Without wishing to be bound by theory, it is believed that stent 20 can experience relatively high levels of stress during use. For example, stent 20 can be bent as it tracks through a tortuous vessel during delivery, as it is expanded, and/or when it is placed in a curved vessel. After implantation, stent 20 can also experience stress from movement caused by a beating heart or by the subject's breathing. The stress that exceeds the yield strength of the material can strain the relatively narrow connectors 24 and fracture the connectors. A fractured connector can provide surfaces that disrupt blood flow and/or provide sites on which blood can aggregate and undesirably lead to blood clotting or thrombosis in the vessel. By enhancing the mechanical properties of connectors 24 (i.e., increasing the yield strength), the connectors can elastically tolerate the stress without leading to excessive straining that can lead to fracture, while still being easily deformable. At the same time, bands 22 are able to have good radial strength to support the vessel.
As used herein, a band 22 refers to a portion of a stent that extends circumferentially about the stent. The band can extend completely about the circumference of a stent, for example, such that the ends of the band are joined, or the band can extend partially about the circumference. The band can extend substantially linearly or nonlinearly, for example, in an undulating pattern or a zigzag pattern as shown in
As used herein, a connector 24 refers to a portion of a stent that extends from a band of the stent, for example, from a first band to an adjacent second band along the length of the stent. The connector can include one strut or a plurality of struts. The connector can extend linearly (e.g., parallel to the longitudinal axis of the stent) or nonlinearly, for example, in an undulating patter or zigzag pattern. Connectors 24 include one or more curved portions, examples of which are described in U.S. Pat. Nos. 6,656,220; 6,629,994; and 6,616,689.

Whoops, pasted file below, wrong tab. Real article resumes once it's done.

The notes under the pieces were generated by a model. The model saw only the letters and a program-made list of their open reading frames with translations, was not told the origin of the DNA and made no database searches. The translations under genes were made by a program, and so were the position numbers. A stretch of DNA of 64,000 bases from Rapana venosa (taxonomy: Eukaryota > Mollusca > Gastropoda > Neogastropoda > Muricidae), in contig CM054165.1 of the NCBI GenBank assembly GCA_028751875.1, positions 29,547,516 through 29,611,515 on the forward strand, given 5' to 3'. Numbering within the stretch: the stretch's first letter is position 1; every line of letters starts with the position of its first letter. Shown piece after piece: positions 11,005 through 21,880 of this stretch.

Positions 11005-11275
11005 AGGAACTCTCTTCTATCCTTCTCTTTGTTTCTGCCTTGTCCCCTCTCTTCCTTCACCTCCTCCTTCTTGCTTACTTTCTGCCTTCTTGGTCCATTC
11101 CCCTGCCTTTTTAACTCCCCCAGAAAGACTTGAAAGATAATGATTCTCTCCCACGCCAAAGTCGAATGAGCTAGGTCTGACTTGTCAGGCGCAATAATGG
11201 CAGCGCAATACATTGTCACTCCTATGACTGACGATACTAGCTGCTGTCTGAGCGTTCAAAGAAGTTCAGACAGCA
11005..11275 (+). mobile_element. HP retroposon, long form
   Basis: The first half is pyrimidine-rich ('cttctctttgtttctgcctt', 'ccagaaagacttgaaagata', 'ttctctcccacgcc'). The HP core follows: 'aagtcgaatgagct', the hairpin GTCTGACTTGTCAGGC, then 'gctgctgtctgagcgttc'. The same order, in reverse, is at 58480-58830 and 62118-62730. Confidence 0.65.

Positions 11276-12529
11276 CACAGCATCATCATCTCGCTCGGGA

Bands 22 and connectors 24 having different amounts of hardening can be made by selective masking. For example, a removable shield is first placed on bands 22 and connectors 24 over portions that are to be exposed during heat treatment. The shield can be, for example, an adhesive-backed tape; a dissolvable material (such as a carbon steel that can be dissolved by immersion in an acid such as nitric acid, which can also remove certain recast material formed during manufacturing); or a material (such as gallium metal) that can be melted or sublimed during heat treatment. The shield can include a ceramic and/or a glass that can be removed by heating the tube and allowing differential thermal expansion to separate the shield from the tube. Alternatively or in addition, the shield can be removed mechanically, such as by grinding.
Next, a mask is applied over bands 22 and connectors 24 to serve as an insulative thermal barrier. Examples of materials for the mask include ceramics (such as titanium nitride, titanium carbide, and silicon carbide), including oxides (such as aluminum oxide, zirconium oxide, and magnesium oxide). The mask can be applied by slurry dipping, spraying, powder coating, physical vapor deposition, sputtering, and/or chemical vapor deposition. The shield is then removed to expose the previously shielded portions of bands 22 and connectors 24. Masking bands 22 and connectors 24 allow the bands and the connectors to be heat treated differently. Masking also allows selected small areas of the unfinished stent to be locally and thoroughly heated without substantial heat loss because the open structure of the unfinished stent can radiate heat.
After the unfinished stent is masked, the unfinished stent is heat treated to precipitate the particles. For example, the unfinished stent can be heated, for example, under vacuum or under a controlled (e.g., inert) atmosphere, in a furnace, in an induction coil, or under a heat lamp. For example, bands 22 can be more masked than connectors 24. As a result, when connectors 24 and bands 22 are heated under the same conditions, the connectors experience more heating and precipitation. In some embodiments, alternatively or additionally to covering different percentages of surface areas of bands 22 and connectors 24, different thicknesses of the mask can be deposited to effect different precipitation. For example, the mask on bands 22 can be thicker than the mask on connectors 24 to provide more insulation and therefore less heating.